AS A TEENAGER Melissa Mcneil was constantly getting into trouble. The 25-year-old mother of two admits she appeared at Redditch Court many times over criminal damage, possessing cannabis, assault and carrying an offensive weapon – a snooker ball.

But despite being a rebel in those days, she has now calmed down, turned her life around and feels happy – living near the Clent Hills with her partner Nick and two young children son Cory, aged seven, and daughter Hope, aged three.

And she now wants to help other people to create the lives they want with a short self-help book, based on techniques that helped her, she has just published.

Drugs played a big part in Melissa’s troubles as she said she had a good family life with her parents and two brothers and two sisters, living together in Birmingham, until she was about nine.

“When I was growing up I had a good family until I was about nine. Then my parents got involved with drugs and became dependent on heroin,” she said.

Melissa was the eldest of the five children and by the time she was 12 was caring for her brothers and sisters.

“When I was 12 Dad went to prison because of the crimes he did to raise funds to supply his and Mum’s habit and look after five children. Mum had some sort of breakdown and left and I was looking after my four brothers and sisters.”

Melissa said she was cooking for them, bathing them, taking them to school and to the park to play. She enjoyed doing it, she said, but her aunty visited and saw what was happening and contacted the police and social services.

All the children went to stay with her aunty for a while but Melissa didn’t settle and ended up going into foster care.

Her rebellious attitude really kicked in as she refused to listen to or respect anyone apart from her Mum and Dad. She had also been smoking cannabis since the age of 11.

“Due to my behaviour I was carted off to about five different foster homes and then I went to a children’s home in Birmingham for a brief period but they had absolutely no control over me. I’d run away and stay out for days on end.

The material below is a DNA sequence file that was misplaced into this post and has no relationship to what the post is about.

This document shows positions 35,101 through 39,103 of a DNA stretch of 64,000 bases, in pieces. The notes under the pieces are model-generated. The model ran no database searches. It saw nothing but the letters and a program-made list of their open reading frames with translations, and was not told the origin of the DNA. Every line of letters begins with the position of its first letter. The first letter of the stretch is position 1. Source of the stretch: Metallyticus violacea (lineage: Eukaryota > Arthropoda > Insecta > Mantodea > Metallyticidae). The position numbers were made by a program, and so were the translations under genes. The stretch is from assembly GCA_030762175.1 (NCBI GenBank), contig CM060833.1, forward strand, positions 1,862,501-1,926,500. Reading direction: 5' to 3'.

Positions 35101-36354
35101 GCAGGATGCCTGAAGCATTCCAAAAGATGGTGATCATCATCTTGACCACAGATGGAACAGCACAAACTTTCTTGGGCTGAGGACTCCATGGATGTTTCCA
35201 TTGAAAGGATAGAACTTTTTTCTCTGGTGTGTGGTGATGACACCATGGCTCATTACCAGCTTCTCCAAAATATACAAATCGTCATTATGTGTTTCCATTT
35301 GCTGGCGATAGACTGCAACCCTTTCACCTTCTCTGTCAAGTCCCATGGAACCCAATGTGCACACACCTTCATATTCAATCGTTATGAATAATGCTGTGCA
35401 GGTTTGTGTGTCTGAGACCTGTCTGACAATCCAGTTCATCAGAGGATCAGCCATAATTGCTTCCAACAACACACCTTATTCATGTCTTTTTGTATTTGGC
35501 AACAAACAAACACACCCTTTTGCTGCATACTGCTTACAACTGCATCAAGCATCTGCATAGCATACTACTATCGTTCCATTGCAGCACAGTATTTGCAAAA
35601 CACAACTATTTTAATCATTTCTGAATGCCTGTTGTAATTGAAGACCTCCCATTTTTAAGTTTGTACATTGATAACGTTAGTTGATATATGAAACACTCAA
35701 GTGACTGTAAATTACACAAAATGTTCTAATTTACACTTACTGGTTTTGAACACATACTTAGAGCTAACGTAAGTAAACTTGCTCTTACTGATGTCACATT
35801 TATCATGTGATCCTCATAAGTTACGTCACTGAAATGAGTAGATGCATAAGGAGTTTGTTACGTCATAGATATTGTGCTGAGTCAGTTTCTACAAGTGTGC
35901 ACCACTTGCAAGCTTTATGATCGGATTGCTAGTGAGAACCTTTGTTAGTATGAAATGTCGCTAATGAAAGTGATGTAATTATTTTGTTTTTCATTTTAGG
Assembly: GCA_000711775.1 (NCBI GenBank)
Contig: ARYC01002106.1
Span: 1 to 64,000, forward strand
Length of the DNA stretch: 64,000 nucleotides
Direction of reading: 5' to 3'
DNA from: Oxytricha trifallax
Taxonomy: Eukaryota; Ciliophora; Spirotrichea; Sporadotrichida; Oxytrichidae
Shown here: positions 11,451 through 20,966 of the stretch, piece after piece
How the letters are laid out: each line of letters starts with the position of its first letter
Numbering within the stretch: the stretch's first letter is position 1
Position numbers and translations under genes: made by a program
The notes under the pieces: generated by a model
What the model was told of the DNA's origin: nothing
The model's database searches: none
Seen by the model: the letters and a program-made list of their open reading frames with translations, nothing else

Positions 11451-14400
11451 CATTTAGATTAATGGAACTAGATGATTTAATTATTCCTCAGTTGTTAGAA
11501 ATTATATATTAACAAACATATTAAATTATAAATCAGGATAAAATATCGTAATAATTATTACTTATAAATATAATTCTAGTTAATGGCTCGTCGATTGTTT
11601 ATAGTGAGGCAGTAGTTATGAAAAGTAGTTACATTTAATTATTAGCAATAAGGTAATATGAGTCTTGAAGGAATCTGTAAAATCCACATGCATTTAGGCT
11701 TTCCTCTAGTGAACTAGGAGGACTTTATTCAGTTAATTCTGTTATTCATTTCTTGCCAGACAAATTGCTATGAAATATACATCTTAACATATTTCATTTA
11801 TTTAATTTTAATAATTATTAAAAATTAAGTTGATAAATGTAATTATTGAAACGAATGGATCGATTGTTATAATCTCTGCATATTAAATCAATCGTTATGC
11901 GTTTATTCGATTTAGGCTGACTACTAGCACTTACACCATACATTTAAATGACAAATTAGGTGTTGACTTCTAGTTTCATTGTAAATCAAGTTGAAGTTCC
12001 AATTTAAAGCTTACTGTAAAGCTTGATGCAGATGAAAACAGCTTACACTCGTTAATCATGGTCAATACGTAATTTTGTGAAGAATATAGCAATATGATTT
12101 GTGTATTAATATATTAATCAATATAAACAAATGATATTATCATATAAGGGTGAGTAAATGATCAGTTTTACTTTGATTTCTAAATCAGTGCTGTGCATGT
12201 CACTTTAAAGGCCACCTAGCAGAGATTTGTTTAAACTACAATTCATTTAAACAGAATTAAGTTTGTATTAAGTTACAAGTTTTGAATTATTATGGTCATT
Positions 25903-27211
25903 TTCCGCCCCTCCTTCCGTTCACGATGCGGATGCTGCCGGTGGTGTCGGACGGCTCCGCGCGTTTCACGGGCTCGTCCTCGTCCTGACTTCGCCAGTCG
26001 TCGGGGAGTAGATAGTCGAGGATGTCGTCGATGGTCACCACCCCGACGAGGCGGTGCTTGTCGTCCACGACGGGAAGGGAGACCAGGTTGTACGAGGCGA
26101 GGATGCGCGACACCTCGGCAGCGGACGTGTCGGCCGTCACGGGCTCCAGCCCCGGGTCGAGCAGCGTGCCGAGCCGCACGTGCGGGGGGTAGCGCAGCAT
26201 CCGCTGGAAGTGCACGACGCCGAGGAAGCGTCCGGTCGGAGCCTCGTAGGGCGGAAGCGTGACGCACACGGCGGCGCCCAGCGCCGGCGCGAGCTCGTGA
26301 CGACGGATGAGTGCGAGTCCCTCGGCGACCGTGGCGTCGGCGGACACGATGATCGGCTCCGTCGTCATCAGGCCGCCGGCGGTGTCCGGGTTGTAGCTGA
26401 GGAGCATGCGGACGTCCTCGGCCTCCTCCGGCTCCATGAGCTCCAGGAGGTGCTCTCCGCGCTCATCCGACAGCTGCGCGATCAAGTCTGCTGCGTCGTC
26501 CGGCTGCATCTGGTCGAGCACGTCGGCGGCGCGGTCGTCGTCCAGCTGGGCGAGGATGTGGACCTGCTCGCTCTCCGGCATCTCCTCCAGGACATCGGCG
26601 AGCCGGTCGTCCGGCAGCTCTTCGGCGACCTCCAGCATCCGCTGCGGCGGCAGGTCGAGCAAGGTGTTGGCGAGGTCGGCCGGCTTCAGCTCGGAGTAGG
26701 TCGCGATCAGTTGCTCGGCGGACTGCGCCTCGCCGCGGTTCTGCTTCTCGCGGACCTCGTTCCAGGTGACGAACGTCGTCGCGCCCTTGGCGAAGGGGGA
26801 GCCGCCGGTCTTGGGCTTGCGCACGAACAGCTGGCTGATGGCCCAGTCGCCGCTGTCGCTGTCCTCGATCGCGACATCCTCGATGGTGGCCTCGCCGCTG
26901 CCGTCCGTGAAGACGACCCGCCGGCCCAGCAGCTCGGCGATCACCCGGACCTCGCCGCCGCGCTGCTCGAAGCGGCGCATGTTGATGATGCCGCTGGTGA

“So the final step was for me to go to a place called the Uplands, in Bromsgrove. I say the final step because when you go there you will either end up going back home to your family, you move out so you live independently when you get to the appropriate age or you go to a secure unit for your own well-being.

“It was not your average children’s home. It was a semi secure unit. When I first went there I was trying to run away so desperately but I couldn’t get away because I was in the middle of nowhere and I didn’t know where I was.

“In a children’s home it is everyone for themselves. There were fights with other children. I have always been very strong minded and I was very much a rebel. I was in Redditch Court a lot.”

But Melissa said the staff at Uplands, run by Birmingham City Council, were fantastic and when children did manage to get away from the home, the staff would search until they found them and take them back.

“The first time I got away, I went for three months and I didn’t want to go back. I was in the newspapers as a missing person and I was staying with a cousin Northfield in Birmingham. I finally had enough so I went back.

“I was there for three years and there were a lot of ups and downs but, looking back, there were more ups than downs.

“Going to the Uplands really changed my life. Going away from the city it opened me up to a more peaceful nice countryside life. You looked out the window in the morning and you saw fields with sheep, horses and cows and it was really nice. The staff were absolutely amazing.”